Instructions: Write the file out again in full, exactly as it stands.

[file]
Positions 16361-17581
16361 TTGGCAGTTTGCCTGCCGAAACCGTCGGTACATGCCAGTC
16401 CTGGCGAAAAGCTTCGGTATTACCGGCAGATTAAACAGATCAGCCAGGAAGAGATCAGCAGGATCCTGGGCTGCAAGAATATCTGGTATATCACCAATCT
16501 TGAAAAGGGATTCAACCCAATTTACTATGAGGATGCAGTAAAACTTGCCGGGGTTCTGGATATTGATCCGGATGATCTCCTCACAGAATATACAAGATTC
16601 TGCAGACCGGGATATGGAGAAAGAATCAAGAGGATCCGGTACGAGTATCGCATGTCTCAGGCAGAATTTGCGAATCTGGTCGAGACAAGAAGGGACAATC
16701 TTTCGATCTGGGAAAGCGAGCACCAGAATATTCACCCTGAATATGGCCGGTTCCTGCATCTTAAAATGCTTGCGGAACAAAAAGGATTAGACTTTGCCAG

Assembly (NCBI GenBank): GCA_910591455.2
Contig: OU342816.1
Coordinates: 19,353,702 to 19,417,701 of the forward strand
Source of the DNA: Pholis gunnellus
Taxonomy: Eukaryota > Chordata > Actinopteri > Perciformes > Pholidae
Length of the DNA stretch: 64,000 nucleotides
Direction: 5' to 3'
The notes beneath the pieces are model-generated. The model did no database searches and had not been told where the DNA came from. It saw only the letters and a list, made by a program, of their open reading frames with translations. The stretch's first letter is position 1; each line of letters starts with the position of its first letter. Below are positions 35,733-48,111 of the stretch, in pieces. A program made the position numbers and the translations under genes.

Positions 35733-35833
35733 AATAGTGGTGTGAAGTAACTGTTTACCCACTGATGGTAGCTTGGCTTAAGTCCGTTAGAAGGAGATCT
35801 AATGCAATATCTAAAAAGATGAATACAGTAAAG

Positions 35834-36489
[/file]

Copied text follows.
Positions 16361-17581
16361 TTGGCAGTTTGCCTGCCGAAACCGTCGGTACATGCCAGTC
16401 CTGGCGAAAAGCTTCGGTATTACCGGCAGATTAAACAGATCAGCCAGGAAGAGATCAGCAGGATCCTGGGCTGCAAGAATATCTGGTATATCACCAATCT
16501 TGAAAAGGGATTCAACCCAATTTACTATGAGGATGCAGTAAAACTTGCCGGGGTTCTGGATATTGATCCGGATGATCTCCTCACAGAATATACAAGATTC
16601 TGCAGACCGGGATATGGAGAAAGAATCAAGAGGATCCGGTACGAGTATCGCATGTCTCAGGCAGAATTTGCGAATCTGGTCGAGACAAGAAGGGACAATC
16701 TTTCGATCTGGGAAAGCGAGCACCAGAATATTCACCCTGAATATGGCCGGTTCCTGCATCTTAAAATGCTTGCGGAACAAAAAGGATTAGACTTTGCCAG

Assembly (NCBI GenBank): GCA_910591455.2
Contig: OU342816.1
Coordinates: 19,353,702 to 19,417,701 of the forward strand
Source of the DNA: Pholis gunnellus
Taxonomy: Eukaryota > Chordata > Actinopteri > Perciformes > Pholidae
Length of the DNA stretch: 64,000 nucleotides
Direction: 5' to 3'
The notes beneath the pieces are model-generated. The model did no database searches and had not been told where the DNA came from. It saw only the letters and a list, made by a program, of their open reading frames with translations. The stretch's first letter is position 1; each line of letters starts with the position of its first letter. Below are positions 35,733-48,111 of the stretch, in pieces. A program made the position numbers and the translations under genes.

Positions 35733-35833
35733 AATAGTGGTGTGAAGTAACTGTTTACCCACTGATGGTAGCTTGGCTTAAGTCCGTTAGAAGGAGATCT
35801 AATGCAATATCTAAAAAGATGAATACAGTAAAG

Positions 35834-36489